The Quaternary research group, led by Torbjörn Törnqvist,uses this facility to examine sediment cores and to process sediment samples for a variety of sedimentological, paleoenvironmental, and geochemical analyses. A 17 m3 walk-in refrigerator for core storage is located adjacent to the lab. The lab contains a fume hood and is fully equipped for chemical sample preparation for grain size and other sedimentological measurements, as well as sieving of sediments for microscopic analysis of plant remains and microfossils. This equipment includes an oven, a furnace, an analytical balance, and several microscopes. Field equipment includes an extensive set of hand-operated Edelman augers and gouges (including an OSL sampler), as well as a TOPCON GTS-4B total station. The lab houses a server which provides group members access to our database of >1000 shallow boreholes from various portions of the US Gulf Coast.
In a separate space, we also operate a dark room for chemical sample preparation for OSL dating. The OSL sample preparation lab was set up by Zhixiong Shen in 2009 and is illuminated by an array of 12 amber (590 nm) LEDs. This lab is equipped with standard facilities (fume hood, oven, sieves, settling tubes, pH meter,etc.) and supplies for conventional chemical pretreatment and density separation of OSL samples.
Kyle Straub and his research group study how sediment is transported through channels on deltas and deepwater fans. Research is also focused on relating surface processes to the stratigraphic surfaces to aid inversion of Stratigraphy for paleo-environmental conditions. These questions are addressed using carefully monitored reduced scale experiments in a range of flumes and experimental basins.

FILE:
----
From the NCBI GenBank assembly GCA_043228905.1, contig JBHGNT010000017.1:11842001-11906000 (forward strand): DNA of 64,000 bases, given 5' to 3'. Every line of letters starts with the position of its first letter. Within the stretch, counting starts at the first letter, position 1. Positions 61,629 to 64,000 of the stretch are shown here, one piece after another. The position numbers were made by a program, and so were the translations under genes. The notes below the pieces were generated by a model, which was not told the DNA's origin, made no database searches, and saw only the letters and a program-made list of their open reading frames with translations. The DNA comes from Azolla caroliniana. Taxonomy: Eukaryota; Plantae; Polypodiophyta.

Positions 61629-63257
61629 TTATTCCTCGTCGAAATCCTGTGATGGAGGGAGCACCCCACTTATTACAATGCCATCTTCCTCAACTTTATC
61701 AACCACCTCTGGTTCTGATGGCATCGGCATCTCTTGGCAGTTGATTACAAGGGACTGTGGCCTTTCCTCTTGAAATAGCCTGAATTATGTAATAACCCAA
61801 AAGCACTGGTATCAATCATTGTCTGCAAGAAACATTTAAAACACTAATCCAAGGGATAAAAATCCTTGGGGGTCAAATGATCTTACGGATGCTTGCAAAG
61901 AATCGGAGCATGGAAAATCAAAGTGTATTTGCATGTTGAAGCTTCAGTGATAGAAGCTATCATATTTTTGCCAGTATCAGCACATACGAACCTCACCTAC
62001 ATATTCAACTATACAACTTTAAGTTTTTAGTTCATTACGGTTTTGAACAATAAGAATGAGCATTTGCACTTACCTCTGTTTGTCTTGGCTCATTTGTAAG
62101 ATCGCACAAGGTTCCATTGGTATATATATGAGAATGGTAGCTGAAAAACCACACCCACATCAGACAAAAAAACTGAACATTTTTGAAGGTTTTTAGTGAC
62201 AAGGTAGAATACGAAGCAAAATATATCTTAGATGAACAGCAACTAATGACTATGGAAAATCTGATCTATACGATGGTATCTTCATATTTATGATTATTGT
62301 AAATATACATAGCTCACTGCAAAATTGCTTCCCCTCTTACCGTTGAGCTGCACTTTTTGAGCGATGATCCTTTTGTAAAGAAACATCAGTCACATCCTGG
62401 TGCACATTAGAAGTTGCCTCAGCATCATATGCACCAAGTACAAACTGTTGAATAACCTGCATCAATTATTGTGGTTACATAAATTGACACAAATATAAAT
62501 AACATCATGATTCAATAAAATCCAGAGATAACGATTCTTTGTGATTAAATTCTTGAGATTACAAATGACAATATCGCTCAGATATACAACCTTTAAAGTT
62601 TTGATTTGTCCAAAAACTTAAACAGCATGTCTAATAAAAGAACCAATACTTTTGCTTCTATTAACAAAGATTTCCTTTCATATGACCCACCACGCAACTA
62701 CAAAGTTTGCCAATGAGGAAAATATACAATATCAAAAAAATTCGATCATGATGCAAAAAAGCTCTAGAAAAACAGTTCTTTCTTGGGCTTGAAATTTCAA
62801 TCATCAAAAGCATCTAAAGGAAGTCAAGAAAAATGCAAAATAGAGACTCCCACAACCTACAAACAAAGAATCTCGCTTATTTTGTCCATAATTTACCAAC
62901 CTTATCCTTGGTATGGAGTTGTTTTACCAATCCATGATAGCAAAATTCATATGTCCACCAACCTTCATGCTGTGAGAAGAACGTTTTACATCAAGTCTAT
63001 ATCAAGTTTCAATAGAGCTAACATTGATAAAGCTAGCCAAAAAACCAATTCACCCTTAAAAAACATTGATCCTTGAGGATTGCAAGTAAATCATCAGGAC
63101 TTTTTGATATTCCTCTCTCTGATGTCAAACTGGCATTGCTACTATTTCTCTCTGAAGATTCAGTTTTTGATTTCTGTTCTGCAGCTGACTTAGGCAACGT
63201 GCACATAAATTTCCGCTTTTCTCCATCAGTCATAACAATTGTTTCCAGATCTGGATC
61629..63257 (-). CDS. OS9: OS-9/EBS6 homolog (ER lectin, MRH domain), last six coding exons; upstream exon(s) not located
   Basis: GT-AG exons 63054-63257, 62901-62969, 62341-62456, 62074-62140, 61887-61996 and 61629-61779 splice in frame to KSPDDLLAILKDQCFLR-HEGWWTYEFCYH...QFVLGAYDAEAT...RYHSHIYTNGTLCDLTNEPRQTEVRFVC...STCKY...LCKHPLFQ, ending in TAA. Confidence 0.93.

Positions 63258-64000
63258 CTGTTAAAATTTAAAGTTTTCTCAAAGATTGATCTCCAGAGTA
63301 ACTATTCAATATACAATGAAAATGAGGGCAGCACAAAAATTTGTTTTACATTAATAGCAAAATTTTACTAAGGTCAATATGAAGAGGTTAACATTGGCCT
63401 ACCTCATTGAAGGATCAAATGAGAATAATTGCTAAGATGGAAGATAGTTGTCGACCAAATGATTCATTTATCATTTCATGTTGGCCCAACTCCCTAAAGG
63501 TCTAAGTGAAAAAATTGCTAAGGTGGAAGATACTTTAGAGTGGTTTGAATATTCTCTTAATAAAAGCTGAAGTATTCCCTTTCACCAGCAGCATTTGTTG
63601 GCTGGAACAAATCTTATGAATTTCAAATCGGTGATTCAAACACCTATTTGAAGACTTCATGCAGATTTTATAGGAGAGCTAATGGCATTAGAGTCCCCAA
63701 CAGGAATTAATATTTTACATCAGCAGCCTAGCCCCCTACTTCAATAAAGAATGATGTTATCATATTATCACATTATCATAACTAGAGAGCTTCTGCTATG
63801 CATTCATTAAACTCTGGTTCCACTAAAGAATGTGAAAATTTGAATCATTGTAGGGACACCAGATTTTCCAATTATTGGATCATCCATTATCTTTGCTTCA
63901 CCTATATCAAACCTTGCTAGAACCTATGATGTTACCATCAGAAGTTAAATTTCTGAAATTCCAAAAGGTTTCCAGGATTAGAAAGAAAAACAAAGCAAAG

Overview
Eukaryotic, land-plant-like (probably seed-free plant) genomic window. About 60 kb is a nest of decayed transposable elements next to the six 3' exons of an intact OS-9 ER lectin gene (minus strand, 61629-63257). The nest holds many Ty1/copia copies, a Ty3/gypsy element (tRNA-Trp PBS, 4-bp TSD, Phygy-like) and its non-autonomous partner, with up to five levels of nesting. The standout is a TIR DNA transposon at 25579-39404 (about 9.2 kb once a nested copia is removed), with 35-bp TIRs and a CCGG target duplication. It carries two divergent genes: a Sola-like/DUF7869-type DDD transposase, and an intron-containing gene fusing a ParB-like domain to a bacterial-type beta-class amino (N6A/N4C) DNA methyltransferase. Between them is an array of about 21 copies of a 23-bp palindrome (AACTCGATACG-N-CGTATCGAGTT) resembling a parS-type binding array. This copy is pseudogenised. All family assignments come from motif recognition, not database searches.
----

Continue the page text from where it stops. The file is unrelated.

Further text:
Data generated in these experiments can be used to benchmark numerical models and aid stratigraphic analysis of seismic data. Laboratory flumes are also used for a range of demonstrations in both undergraduate and graduate level classes.
Dr. Karen Johannesson and her research group are actively involved in studying the biogeochemical cycles of trace elements in the environment. Their research combines field, analytical, and experimental approaches to develop geochemical models that can improve our understanding of the biogeochemical processes that control trace element cycles in the near-surface environment of the Earth. Research is particularly geared towards the biogeochemistry of rare earth elements (REE) and oxyanion-forming trace elements such as arsenic, selenium, chromium, and tungsten.
Ph.D. graduate student, Jade Haug, is determining thiotungstate stability constants using a sulfidic solution. The sulfidic solution is first made under the fume hood by bubbling water with nitrogen to make it anoxic, then with hydrogen sulfide, to make it sulfidic. Because the sulfide can oxidize if exposed to our atmosphere, the solution must be kept anoxic while running the experiments. The glove box has an anoxic atmosphere composed solely of nitrogen. When tungstate is added to the sulfide solution, a chemical reaction takes place forming a variety of thiotungstate species. Jade's research seeks to find the stability constants for the four thiotungstate species- WO3S, WO2S2, WOS3, and WS4 which will be used in conjunction with field data to create a biogeochemical model of W along groundwater flow paths.
In the Surface Processes Laboratory, Nicole Gasparini and her students explore the topography of the Earth in order to understand how the landscape has evolved and will change through time. The Surface Processes computing facilities include PCs and Macs. These are used for spatial analysis, mainly using ArcGIS, and for running numerical models which simulate landscape evolution. The lab also has surveying field equipment, including GPS and a laser range finder.
The scientists in this laboratory study wetlands and coastal systems to determine changes over recent geological time. In the opposite photo, research professor Alex Kolker is handling sediment samples taken from the delta of the Mississippi River during the June, 2008 high-water event. These samples are crucial in determining modeling scenarios for future coastal restoration.
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